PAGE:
Holiday Exercise: Make It a Pleasure, Not a Punishment

The majority of adults in the United States are not physically active on a regular basis. Only 30% get the recommended amount of physical activity. Lack of time is the most often cited reason for not getting in enough exercise.

When the holiday season begins, the lack of time issue only becomes more problematic. For most people, even for those who do exercise regularly, this means that daily exercise slips to the bottom of the long list of things to do at the holidays. You know that list: gift shopping, party hopping, and traveling to see family and friends.

Take some time to figure out what you can and can't control. Then, work on the elements you can control to help with your time management. Here are some ways you can stay on track with your exercise routine throughout the holidays.

Set Short- and Long-Term Goals

Rather than drag yourself to the gym each day to burn off some of that eggnog, set a fitness goal for the holiday season.

Try writing down what you want to accomplish during the 2-month period from November 20 to January 20. Choose a goal such as losing 5 pounds, increasing your strength, or improving your time in a mile run. Don't make exercise a penance for the holiday cookies you ate. Make it a personal goal unrelated to holiday revelry.

Your goals need to be flexible and in line with your capabilities, needs, values, and available resources. They should be challenging, but also realistic. Measure the baseline of where you are now and decide where you would like to be on a certain date in January.

Write down your goal and take ownership of it by signing it—either by yourself or with a workout partner.

Develop Rituals

Rituals are another way that you can gain control over your environment.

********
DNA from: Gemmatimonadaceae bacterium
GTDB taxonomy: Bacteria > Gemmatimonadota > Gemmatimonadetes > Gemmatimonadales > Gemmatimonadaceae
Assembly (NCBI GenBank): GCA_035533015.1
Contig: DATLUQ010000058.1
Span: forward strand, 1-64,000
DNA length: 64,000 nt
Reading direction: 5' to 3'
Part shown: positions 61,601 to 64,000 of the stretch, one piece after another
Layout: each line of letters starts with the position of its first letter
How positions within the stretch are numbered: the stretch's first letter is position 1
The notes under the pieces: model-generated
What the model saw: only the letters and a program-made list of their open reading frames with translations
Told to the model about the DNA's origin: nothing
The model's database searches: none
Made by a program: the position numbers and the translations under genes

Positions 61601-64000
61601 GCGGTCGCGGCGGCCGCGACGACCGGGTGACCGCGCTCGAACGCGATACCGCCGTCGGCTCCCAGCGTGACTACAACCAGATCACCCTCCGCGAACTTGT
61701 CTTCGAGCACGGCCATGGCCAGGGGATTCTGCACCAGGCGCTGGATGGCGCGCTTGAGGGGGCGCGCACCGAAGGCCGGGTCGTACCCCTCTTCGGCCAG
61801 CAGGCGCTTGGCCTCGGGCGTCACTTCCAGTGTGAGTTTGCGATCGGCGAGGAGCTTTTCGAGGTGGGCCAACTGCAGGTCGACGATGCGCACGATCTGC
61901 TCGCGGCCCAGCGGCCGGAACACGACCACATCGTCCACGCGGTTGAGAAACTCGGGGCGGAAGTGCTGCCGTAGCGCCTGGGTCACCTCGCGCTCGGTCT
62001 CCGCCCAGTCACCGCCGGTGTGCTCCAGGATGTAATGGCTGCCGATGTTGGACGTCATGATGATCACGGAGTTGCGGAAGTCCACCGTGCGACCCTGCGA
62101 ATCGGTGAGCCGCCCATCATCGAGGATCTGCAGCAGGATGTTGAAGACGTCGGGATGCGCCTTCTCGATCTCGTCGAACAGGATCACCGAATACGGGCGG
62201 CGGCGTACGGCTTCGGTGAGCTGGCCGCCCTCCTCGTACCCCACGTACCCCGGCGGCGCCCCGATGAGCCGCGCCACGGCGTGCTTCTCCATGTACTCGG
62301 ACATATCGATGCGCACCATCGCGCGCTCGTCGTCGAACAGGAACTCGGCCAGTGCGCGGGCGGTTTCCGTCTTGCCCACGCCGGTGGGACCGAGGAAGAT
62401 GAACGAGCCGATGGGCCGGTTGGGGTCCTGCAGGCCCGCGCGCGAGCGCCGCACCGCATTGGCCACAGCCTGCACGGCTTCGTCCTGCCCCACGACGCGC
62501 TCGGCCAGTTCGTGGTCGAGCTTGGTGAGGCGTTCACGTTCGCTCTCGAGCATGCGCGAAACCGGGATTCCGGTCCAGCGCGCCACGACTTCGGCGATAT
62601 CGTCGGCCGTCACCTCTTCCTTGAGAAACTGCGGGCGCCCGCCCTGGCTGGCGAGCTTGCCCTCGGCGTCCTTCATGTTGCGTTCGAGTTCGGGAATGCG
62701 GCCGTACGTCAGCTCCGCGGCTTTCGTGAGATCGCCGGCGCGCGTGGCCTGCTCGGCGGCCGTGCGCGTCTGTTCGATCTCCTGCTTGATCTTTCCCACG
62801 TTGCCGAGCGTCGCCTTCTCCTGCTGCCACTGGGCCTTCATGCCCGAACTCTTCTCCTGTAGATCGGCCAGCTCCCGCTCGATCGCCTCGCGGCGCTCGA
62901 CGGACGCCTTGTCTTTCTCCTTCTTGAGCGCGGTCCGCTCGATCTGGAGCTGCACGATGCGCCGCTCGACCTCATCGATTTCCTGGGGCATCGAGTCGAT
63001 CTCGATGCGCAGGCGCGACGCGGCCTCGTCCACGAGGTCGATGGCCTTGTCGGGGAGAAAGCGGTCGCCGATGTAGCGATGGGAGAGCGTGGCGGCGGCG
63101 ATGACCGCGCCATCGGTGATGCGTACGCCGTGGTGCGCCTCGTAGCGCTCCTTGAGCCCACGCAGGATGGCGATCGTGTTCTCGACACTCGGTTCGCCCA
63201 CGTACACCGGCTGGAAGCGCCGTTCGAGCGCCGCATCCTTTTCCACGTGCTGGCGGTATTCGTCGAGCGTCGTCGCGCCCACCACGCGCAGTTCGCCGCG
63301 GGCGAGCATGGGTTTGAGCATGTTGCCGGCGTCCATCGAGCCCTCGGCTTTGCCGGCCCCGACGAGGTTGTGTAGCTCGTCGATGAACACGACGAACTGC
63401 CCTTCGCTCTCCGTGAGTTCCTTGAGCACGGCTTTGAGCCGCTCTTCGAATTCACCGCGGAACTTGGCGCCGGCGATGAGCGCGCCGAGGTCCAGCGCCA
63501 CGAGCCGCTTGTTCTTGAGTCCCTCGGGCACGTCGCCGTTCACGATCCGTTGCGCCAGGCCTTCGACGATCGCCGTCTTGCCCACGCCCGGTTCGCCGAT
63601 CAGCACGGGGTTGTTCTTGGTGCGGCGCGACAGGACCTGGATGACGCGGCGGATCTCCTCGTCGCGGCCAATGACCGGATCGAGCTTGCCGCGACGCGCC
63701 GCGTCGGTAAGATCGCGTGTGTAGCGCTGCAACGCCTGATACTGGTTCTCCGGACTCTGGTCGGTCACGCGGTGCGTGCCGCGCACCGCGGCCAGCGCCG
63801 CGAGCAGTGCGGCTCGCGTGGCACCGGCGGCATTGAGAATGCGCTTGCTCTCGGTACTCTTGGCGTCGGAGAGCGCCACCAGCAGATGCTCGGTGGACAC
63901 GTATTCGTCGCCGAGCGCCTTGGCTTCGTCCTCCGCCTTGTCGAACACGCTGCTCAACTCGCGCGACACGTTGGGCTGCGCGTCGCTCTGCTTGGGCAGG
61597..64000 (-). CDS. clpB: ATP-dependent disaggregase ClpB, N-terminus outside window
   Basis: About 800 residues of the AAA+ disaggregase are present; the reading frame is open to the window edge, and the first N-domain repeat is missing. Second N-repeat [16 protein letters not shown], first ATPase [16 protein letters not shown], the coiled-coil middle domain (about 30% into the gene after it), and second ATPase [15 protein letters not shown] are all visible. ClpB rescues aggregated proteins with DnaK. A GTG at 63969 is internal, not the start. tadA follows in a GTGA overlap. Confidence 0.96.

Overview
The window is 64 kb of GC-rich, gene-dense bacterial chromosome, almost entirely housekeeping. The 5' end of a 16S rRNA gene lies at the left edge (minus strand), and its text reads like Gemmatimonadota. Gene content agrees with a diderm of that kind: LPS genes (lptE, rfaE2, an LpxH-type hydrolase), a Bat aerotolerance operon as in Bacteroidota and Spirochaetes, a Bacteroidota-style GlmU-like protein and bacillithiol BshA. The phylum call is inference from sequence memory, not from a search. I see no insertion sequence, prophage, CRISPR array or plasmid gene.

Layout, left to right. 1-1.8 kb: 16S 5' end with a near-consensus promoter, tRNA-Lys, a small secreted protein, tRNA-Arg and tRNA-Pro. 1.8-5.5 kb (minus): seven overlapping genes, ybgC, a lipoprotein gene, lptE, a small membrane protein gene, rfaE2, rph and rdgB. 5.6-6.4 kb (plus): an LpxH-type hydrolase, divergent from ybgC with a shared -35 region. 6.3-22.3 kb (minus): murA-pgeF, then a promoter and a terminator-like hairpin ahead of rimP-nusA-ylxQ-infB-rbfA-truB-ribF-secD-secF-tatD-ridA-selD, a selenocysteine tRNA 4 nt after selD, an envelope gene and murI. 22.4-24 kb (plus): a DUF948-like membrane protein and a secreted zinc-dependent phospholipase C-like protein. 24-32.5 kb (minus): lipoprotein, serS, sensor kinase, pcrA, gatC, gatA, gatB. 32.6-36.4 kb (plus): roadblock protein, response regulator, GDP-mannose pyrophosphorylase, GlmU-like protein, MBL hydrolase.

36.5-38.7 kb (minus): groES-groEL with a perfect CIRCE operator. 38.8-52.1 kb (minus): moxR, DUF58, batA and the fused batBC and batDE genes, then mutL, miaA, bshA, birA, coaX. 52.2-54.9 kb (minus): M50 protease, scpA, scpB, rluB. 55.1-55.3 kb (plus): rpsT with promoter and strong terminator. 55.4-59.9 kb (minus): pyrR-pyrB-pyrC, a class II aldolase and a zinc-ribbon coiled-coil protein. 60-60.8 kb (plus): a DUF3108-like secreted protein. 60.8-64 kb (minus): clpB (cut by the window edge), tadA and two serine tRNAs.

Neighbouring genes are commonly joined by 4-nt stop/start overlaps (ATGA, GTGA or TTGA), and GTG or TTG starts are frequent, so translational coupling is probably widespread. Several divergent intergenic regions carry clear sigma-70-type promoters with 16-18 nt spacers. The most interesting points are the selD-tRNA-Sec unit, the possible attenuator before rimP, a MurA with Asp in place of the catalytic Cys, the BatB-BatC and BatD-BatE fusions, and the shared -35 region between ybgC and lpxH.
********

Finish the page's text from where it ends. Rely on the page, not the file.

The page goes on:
Here are examples of rituals that may work for you:

  • Have a set time in the morning to work out.
  • Have your gym bag packed and ready to go the night before.
  • Have your workout planned before you arrive at the gym.

Get a Workout Partner

Some people find that working out with a partner helps motivate them and keep them consistent in terms of getting to the gym. Knowing that someone is waiting at the gym for you will hopefully motivate you on the days you don't feel like getting out of bed to exercise. Another option is to hire a trainer for a couple of months. Money spent and potentially wasted can be a powerful motivator. Consider it a gift to yourself.

Train for an Event or Sport

Whether you like to ski or snowboard or whatever, being fit will make your winter activities more enjoyable. Knowing you need to be physically prepared may be the motivational tool you need in terms of keeping you consistent with your workouts. Realizing that all your training will have an additional benefit, other than improved fitness, may also improve your chances of sticking with it.

If you don't already have something to train for, consider these:

  • Sport-specific training—getting ready for downhill skiing, cross-country skiing, or a winter basketball league
  • 5K or 10K road race
  • Triathlon or biathlon

So, for this holiday season, find some motivation that has nothing to do with guilt.


American Heart Association
Centers for Disease Control and Prevention


Canadian Society of Exercise Physiology


2008 physical activity guidelines for Americans. US Department of Health and Human Services website. Available at:
...(Click grey area to select URL)
Accessed October 9, 2017.
The Surgeon General's call to action to prevent and decrease overweight and obesity. US Department of Health and Human Services' Surgeon General website. Available at:
...(Click grey area to select URL)
Accessed October 9, 2017.
Last reviewed October 2017 by EBSCO Medical Review Board Michael Woods, MD, FAAP
Last Updated: 11/9/2015

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